I Put Here Some Words
I might not spell, I lisp at starlight,
These are foreign to me, vowels
foreign to my ears,
consonants not my streets,
not lavender, not soft
in the way they fall across the ear.
I was made for stories instead.
My hills are silent,
so I speak to them.
I’ve gotten used to not being heard.
But this is a mood. I have moods,
and blues, and Jerry Garcia
plucking at my hair
as I lay in bed. But I’ve chosen
this life, this old alliance.
I am not John Hurt, John the Baptist.
I bring no one life, no one back
from the dead.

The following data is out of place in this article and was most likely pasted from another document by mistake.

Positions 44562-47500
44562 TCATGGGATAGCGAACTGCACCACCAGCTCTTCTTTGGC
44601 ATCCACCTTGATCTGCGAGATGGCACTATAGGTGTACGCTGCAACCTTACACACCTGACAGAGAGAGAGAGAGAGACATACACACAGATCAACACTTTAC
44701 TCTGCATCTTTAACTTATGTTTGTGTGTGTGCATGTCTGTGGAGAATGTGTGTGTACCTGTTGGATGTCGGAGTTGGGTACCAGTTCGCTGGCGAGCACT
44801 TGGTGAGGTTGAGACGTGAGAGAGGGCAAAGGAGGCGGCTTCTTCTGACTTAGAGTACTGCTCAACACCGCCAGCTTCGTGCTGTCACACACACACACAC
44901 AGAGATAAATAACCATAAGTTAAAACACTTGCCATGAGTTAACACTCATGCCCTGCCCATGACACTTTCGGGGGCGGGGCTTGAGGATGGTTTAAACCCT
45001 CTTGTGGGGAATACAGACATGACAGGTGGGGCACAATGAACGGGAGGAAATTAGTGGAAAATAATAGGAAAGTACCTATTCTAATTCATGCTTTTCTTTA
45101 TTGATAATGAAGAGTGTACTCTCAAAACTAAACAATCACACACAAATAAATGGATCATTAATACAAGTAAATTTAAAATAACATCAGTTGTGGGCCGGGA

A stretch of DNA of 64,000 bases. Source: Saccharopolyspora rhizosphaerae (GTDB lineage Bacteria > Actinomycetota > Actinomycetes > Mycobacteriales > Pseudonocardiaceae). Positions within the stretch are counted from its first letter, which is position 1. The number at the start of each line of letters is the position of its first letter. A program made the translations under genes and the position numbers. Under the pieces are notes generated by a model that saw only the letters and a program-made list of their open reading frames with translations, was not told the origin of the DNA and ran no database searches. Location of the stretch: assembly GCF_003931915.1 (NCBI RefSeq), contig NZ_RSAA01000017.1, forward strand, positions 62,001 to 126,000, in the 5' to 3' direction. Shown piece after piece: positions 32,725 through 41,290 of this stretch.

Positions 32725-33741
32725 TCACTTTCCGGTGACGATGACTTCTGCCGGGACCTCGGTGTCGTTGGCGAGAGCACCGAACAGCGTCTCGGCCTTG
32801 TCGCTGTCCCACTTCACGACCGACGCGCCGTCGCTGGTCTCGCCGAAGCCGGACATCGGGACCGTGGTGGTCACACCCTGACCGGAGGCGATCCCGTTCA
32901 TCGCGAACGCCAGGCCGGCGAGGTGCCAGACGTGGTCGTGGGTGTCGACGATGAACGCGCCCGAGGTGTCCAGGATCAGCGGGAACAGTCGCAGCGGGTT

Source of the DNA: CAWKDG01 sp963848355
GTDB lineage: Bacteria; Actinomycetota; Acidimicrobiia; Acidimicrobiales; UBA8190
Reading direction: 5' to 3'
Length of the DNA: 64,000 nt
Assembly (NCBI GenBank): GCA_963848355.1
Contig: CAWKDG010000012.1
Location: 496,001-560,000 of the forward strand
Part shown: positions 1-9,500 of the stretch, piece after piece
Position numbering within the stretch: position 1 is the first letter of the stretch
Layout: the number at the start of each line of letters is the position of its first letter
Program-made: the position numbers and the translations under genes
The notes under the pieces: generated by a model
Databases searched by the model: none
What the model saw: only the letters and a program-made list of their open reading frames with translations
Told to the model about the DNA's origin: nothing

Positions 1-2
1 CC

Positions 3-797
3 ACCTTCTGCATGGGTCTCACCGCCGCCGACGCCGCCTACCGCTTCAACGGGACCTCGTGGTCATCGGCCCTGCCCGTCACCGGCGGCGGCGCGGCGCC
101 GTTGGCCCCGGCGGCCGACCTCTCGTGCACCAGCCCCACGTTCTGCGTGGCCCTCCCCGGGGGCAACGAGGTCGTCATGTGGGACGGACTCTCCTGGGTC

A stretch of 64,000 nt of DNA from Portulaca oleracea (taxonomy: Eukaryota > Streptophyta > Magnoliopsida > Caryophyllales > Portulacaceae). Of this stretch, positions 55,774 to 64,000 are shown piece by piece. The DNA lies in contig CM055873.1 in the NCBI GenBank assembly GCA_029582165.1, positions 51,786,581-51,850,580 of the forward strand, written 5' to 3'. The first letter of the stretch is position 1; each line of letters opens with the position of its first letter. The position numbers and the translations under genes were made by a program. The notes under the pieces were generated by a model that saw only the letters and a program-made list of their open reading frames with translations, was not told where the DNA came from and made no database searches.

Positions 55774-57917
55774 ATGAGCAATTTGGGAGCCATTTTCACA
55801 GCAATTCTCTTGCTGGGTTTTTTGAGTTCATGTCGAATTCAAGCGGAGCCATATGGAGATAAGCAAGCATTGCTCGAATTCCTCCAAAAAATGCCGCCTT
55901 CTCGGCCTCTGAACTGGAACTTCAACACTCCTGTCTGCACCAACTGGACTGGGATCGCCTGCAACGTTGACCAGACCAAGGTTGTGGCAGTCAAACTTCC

I fail every time—in seven swamps
in north Florida
you will find me, seven of me,
reciting, smoothing over
what’s left of my hair. The air
is still and hot. A poem
is supposed to crawl and leap.
I can’t touch the girl I love.
Carl Boon lives and works in Izmir, Turkey. His poems appear in dozens of magazines, most recently Two Thirds North, Jet Fuel Review, Blast Furnace, and Sunset Liminal.